JLF expert says Obamacare ruling will have major N.C. impact
Restrepo available to comment on March 4 Supreme Court hearing
RALEIGH -- The federal Affordable Care Act, or Obamacare, heads to the U.S. Supreme Court again on Wednesday. Justices will hear oral arguments in King v. Burwell, a case in which plaintiffs seek to have the health care law operate as written.
If the court sides with the plaintiffs, Obamacare subsidies would end in states with no state-based health insurance exchange. The result for North Carolina could be "insurance upheaval," according to Katherine Restrepo, John Locke Foundation Health and Human Services Policy Analyst.
Restrepo recently previewed the case for Forbes readers. "Should the court's final ruling in June deem that subsidy distribution in federal exchanges is illegal, what will this mean for North Carolina?" Restrepo asks in her Forbes column.
"Since these subsidies are tied to the individual mandate along with the bipartisan-panned employer mandate, over 10,000 large employers, 2.5 million employees, and 400,000 individuals in the Tar Heel State could indeed be liberated from these penalties.
"Let me explain. In a state-based exchange -- where subsidies are legal -- if an employer with 50 or more full-time workers does not provide health insurance and one of the employees purchases an exchange plan on his own and qualifies for a subsidy, then the employer is hit with a penalty. Receiving a subsidy triggers a tax on the employer. However, for federal exchange states the absence of subsidies would eliminate the law's tax on employers who do not provide health coverage for their workers.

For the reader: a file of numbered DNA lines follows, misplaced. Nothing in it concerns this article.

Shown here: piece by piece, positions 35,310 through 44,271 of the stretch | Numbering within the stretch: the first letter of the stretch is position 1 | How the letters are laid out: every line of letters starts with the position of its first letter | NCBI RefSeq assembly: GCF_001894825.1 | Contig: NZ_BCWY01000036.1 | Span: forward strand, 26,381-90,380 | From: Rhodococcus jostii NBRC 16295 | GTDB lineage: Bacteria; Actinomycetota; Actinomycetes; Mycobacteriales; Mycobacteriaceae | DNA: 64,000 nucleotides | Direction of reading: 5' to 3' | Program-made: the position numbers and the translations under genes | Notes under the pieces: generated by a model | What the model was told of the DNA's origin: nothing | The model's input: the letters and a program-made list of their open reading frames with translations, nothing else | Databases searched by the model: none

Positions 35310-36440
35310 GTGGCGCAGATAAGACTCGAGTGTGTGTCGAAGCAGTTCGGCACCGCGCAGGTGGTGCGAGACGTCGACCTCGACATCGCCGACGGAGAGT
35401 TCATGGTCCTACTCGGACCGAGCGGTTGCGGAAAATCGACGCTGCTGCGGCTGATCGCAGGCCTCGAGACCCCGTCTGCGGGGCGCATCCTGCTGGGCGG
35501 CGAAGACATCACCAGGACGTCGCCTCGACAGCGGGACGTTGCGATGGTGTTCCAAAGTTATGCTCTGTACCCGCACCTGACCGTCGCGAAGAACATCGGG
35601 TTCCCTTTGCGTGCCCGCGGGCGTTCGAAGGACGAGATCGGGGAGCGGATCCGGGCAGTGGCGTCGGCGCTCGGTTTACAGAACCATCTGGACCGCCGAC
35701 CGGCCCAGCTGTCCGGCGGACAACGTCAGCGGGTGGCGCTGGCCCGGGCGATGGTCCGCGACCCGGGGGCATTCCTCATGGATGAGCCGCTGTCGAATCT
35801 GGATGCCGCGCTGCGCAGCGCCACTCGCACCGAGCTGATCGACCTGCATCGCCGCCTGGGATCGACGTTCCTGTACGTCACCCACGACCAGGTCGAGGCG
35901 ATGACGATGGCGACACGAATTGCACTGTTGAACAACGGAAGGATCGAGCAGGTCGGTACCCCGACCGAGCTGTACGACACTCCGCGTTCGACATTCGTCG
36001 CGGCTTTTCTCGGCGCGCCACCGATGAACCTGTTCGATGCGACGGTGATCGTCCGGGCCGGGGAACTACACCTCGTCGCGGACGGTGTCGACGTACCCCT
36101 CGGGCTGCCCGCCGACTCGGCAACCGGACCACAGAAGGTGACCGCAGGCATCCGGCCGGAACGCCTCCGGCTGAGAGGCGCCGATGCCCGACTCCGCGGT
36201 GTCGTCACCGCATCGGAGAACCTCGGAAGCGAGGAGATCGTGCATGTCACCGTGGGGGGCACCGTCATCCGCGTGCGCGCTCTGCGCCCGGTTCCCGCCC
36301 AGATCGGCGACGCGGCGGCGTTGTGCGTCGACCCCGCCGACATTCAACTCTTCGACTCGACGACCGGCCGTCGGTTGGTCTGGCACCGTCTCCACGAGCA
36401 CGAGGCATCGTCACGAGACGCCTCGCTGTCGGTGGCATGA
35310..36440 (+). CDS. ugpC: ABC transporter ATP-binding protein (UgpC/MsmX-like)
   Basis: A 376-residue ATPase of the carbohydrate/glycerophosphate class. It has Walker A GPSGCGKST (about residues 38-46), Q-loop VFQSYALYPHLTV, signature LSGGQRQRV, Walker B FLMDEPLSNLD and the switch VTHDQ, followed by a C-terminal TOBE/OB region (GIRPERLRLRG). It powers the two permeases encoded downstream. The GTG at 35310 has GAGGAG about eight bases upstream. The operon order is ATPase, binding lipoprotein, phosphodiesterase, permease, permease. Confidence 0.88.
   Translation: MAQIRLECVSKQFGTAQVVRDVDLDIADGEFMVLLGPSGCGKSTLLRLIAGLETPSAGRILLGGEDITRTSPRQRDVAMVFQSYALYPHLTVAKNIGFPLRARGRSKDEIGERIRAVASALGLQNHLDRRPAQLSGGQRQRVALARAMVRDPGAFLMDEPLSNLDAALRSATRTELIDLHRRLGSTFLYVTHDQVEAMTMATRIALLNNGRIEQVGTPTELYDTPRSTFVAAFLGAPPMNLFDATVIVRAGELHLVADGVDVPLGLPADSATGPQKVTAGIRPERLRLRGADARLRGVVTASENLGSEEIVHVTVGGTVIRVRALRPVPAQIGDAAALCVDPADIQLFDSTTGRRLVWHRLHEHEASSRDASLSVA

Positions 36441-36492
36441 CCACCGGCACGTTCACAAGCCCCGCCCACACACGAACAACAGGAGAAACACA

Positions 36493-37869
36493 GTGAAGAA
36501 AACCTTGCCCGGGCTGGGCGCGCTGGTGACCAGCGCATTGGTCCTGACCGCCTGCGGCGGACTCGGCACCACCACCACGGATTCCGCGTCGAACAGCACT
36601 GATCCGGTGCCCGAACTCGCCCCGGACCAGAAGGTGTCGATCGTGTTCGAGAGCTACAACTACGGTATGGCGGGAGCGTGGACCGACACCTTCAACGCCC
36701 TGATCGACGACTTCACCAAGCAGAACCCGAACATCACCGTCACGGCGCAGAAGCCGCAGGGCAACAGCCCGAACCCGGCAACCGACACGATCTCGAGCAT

"Outrage would also ensue," Restrepo adds. "No subsidies mean that millions of citizens would be exposed to the full cost of Obamacare health insurance premiums."
The Republican congressional majority would have more opportunities to negotiate with President Obama on this "unworkable law," Restrepo said.
"Medical care can certainly be more affordable with fewer of the taxes and regulatory requirements Obamacare currently imposes," she said. "And there are ways that insurance companies can compete for individuals with pre-existing conditions by offering portable, secure, guaranteed renewable policies.
"A popular proposal co-sponsored by our very own U.S. Sen. Richard Burr advises the repeal of all 20 Obamacare taxes and fees that economically burden employers, insurance companies, medical device companies, individuals, and the like. Instead, it proposes to liberalize the exchanges (liberalization in the good sense) so that insurers can be more flexible with the products they offer."
For more information, please contact Katherine Restrepo at (610) 698-9653 email@example.com. To arrange an interview, contact Mitch Kokai at (919) 306-8736 firstname.lastname@example.org.